The consumption of stars by supermassive black holes which lie at the centre of most galaxies is believed to be a fairly common event in the Universe, but astronomers have been unable to observe such proceedings unfold. That was until recently. It was revealed today that scientists at Astrophysical Institute of Andalusia in Granada, Spain have used two specialised telescopes to observe the violent event in its full glory.
In a week mostly dominated by NASA’s announcement of the discovery of organic molecules on Mars, some other important science stories may have slipped under the radar. In the Science Dispatches for the first week of June 2018; a possible breakthrough in the treatment of cancer, the self-consuming rocket and counting bees.
April 25th was an important day for astronomers as it marked the release of a massive set of data from the European Space Agency’s Gaia probe. But for Ken Shan and his team, the data presented a unique opportunity to support a hypothesis regarding the cause of Type Ia Supernovas and possible extra-galactic intruders.
A look at a selection of the most important and interesting science stories from the first week of May 2018, including NASA’s INSIGHT probe’s mission to Mars, nuclear fusion for space exploration, photosynthetic sea-slugs and Stephen Hawking’s final research-paper.
Astronomers have long since concluded that the active galactic nuclei of most galaxies such as our own Milky Way play host to supermassive black holes of masses in excess of millions of times that of the Sun. Now new research implies that our own galaxy may well also contain up to as many as twelve ‘wandering’ supermassive black holes in addition to the central SMBH.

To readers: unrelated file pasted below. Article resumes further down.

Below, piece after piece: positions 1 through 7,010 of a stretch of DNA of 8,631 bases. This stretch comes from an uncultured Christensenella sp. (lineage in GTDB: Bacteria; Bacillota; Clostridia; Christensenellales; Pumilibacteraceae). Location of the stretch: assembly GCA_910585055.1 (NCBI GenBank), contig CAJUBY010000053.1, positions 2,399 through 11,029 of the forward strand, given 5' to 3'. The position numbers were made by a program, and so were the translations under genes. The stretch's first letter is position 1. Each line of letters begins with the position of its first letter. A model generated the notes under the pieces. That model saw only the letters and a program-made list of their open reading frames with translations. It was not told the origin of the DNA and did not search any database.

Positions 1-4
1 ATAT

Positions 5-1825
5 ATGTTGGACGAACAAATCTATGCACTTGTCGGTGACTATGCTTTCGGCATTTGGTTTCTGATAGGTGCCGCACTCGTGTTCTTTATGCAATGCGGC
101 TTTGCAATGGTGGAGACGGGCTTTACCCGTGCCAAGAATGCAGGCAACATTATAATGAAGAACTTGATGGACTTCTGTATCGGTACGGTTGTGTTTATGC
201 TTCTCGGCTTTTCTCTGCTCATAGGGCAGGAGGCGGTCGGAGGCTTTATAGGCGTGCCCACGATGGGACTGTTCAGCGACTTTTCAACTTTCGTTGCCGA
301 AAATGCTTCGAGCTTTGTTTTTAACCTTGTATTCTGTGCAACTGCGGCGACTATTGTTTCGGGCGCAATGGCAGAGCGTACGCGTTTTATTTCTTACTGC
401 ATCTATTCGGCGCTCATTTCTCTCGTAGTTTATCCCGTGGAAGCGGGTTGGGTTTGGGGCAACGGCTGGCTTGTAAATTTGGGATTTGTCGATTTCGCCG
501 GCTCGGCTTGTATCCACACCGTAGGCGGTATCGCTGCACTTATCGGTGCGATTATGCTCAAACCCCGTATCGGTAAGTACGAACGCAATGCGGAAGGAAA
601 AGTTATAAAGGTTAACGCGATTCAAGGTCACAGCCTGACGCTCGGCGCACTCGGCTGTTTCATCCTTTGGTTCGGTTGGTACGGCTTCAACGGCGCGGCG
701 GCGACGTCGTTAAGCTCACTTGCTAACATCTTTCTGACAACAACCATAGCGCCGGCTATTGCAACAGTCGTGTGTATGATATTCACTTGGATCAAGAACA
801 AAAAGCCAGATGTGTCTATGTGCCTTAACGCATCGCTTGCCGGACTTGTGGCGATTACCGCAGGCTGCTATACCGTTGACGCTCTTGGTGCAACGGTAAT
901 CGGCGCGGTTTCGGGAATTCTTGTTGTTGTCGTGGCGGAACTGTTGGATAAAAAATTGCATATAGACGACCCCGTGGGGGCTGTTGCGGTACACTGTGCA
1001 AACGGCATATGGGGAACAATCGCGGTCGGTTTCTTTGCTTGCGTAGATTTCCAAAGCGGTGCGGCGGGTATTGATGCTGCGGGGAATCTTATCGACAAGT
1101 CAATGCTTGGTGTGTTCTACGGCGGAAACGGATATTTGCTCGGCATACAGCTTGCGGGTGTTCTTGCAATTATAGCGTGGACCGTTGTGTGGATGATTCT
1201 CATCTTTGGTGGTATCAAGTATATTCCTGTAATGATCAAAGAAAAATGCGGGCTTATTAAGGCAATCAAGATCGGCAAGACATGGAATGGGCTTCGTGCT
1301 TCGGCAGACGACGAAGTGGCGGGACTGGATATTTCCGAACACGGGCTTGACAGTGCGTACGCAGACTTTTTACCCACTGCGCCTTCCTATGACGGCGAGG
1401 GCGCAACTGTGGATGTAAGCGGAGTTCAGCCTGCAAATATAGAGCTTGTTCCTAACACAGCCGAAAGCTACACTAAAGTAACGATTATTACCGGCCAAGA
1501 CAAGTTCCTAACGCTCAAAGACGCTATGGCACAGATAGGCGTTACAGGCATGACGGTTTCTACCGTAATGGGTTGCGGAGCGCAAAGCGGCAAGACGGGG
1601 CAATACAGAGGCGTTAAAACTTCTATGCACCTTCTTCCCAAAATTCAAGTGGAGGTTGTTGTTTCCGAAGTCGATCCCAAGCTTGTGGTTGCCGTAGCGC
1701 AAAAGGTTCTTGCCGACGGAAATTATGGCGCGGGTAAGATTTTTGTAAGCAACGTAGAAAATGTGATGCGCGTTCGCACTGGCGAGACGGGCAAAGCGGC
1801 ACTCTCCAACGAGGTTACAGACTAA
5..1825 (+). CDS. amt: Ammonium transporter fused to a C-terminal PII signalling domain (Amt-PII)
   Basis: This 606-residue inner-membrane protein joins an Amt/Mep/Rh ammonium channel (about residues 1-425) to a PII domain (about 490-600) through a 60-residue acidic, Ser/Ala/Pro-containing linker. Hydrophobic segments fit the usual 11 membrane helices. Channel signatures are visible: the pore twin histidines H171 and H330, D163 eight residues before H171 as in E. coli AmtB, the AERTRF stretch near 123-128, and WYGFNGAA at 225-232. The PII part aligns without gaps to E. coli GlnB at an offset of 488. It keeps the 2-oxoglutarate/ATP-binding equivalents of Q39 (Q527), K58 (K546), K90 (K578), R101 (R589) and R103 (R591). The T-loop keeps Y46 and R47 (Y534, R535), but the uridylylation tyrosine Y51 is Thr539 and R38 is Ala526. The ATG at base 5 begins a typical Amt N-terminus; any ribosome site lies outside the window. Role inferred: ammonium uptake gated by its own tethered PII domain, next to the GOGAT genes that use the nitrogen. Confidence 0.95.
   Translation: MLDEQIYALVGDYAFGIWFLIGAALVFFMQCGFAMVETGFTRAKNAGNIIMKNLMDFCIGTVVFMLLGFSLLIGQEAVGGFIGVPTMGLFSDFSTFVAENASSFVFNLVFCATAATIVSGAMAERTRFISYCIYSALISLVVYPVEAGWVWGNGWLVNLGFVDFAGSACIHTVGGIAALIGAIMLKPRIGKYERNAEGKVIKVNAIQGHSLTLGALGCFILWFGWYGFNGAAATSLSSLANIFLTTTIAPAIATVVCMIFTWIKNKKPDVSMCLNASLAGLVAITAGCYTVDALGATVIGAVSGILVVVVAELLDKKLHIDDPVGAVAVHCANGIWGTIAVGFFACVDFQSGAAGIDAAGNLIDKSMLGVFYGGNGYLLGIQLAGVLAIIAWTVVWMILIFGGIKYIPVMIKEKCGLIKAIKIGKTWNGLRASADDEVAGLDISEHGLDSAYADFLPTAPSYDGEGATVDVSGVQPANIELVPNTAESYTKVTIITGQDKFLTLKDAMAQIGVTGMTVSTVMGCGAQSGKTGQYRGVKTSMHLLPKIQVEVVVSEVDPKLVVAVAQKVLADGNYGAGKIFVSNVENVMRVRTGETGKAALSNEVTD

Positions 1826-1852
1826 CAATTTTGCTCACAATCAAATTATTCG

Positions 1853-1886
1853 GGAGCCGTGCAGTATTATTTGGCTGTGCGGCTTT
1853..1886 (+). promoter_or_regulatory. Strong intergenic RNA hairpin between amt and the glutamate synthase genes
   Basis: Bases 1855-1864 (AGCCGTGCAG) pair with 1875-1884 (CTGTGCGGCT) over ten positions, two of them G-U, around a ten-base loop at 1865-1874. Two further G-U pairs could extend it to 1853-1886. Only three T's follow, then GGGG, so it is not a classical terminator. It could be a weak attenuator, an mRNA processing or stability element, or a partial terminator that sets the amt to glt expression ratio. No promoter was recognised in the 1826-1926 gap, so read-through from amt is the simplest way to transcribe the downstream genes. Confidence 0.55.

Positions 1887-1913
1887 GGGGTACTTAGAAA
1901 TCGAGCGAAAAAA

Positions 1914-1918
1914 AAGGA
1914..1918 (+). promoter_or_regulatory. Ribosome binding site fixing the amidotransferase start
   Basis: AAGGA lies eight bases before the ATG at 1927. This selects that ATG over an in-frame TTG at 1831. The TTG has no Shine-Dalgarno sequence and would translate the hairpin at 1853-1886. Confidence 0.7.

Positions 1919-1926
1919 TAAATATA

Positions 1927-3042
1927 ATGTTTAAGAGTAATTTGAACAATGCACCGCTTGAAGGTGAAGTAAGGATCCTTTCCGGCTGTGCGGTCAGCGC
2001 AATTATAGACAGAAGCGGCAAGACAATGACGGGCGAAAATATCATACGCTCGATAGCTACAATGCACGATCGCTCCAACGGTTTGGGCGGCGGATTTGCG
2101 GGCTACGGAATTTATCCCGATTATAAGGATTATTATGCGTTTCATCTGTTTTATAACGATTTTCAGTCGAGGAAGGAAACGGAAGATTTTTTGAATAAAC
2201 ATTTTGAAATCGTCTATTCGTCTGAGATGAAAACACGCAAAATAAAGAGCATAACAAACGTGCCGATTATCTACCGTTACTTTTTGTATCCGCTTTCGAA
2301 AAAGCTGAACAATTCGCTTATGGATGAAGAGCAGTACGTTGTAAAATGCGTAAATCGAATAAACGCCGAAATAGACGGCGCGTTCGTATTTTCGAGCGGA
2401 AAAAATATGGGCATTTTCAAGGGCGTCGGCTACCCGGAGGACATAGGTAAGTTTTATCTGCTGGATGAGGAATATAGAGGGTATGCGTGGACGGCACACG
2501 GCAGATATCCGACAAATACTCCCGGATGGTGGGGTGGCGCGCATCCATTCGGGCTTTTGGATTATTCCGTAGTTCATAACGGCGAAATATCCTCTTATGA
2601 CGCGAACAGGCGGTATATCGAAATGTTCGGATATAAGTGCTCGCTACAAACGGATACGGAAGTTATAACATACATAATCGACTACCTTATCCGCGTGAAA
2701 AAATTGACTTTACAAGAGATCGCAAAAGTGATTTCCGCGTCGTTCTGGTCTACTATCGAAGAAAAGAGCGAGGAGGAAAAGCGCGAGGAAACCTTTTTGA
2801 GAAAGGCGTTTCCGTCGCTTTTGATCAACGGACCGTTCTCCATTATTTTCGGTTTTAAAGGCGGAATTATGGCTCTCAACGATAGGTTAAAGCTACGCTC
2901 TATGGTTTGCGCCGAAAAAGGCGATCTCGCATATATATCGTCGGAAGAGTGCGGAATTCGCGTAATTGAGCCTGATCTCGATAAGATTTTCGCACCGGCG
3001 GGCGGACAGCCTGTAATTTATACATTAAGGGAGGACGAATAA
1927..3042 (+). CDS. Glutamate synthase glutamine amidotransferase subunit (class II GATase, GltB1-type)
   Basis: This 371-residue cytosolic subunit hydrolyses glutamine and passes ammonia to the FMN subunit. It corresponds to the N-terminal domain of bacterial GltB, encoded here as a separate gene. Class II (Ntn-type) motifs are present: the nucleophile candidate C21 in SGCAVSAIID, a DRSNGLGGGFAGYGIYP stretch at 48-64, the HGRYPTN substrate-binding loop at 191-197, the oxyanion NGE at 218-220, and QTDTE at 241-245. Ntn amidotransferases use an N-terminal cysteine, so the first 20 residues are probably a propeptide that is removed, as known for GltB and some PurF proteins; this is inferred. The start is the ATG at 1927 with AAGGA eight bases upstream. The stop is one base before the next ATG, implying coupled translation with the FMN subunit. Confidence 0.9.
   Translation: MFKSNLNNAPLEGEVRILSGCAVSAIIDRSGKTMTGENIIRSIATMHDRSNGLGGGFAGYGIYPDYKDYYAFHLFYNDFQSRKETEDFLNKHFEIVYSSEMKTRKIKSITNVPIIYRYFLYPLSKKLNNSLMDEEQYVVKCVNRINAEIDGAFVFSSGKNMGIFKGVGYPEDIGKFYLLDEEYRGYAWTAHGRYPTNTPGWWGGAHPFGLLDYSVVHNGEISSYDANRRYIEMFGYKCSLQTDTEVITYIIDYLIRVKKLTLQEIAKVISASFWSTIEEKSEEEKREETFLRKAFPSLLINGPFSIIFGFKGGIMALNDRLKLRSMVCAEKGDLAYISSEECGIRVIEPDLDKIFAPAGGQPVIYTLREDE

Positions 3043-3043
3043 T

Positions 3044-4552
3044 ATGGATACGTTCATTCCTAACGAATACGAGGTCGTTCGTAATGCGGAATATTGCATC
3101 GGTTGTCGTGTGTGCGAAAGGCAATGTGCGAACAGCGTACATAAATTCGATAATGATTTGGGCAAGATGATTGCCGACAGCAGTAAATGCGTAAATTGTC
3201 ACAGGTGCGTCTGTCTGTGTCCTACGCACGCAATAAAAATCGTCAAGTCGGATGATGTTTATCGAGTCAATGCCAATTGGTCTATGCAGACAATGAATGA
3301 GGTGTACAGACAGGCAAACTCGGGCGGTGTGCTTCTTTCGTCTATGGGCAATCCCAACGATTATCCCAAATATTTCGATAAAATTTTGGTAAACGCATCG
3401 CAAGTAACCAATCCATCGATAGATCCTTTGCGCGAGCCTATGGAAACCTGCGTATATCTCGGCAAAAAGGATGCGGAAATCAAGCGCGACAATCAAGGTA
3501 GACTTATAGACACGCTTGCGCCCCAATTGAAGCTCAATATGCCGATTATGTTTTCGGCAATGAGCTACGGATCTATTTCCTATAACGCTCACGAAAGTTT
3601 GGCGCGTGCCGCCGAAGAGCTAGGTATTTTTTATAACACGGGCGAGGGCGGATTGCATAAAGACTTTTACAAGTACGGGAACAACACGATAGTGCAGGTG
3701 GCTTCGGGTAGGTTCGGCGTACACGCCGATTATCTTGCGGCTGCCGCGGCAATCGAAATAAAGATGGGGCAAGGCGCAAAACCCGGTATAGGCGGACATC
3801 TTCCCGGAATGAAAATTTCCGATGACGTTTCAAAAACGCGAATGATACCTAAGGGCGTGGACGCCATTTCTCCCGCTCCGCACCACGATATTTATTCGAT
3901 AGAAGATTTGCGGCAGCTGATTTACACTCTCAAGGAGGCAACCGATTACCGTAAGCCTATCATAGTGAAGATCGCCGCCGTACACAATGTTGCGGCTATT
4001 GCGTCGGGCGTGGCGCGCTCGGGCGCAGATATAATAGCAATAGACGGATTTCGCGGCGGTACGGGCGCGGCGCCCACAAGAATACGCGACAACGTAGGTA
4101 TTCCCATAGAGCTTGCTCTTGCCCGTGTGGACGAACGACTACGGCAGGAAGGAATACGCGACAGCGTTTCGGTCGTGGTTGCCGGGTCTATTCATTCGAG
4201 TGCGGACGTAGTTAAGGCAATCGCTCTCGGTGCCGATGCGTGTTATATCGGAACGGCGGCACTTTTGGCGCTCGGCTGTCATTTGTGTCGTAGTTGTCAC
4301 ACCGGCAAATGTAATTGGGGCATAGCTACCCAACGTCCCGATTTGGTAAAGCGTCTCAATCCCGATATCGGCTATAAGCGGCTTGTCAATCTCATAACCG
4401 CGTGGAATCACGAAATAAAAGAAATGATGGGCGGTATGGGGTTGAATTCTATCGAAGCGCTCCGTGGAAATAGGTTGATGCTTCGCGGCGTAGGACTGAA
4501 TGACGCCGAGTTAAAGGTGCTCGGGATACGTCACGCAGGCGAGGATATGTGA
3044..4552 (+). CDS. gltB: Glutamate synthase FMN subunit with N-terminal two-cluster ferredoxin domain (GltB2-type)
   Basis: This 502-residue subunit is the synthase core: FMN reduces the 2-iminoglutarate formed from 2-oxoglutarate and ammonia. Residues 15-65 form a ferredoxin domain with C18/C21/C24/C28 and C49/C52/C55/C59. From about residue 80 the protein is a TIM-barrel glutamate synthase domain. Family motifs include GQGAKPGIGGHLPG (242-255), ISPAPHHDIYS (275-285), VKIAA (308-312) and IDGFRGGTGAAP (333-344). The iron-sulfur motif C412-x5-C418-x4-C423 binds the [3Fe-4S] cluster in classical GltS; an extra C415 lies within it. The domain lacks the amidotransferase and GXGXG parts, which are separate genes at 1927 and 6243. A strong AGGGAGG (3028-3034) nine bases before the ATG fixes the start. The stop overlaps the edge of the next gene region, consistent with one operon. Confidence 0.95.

Without a doubt, black holes are the most mysterious objects ever discovered by astronomers mostly due to the fact that unlike other astronomical bodies, black holes cannot be observed directly, their mass is so great and contained within such a small radius that even light cannot travel fast enough to escape their gravity. Cosmologists and astronomers have found ways around this problem, including the observation of matter falling into black holes. It is this method that has allowed researchers at several institutions across the US to learn more about the composition of black holes and to discover that their properties may well defy previous expectations.
The chemical balance of the solar system is not in-line with the universe in general and the expected results of a supernova explosion. Now researchers at the Enrico Fermi Institute in Chicago think they may have come up with a solution to this chemical imbalance, a solution that involves the solar-system emerging from the shell of a dead Wolf-Rayet star.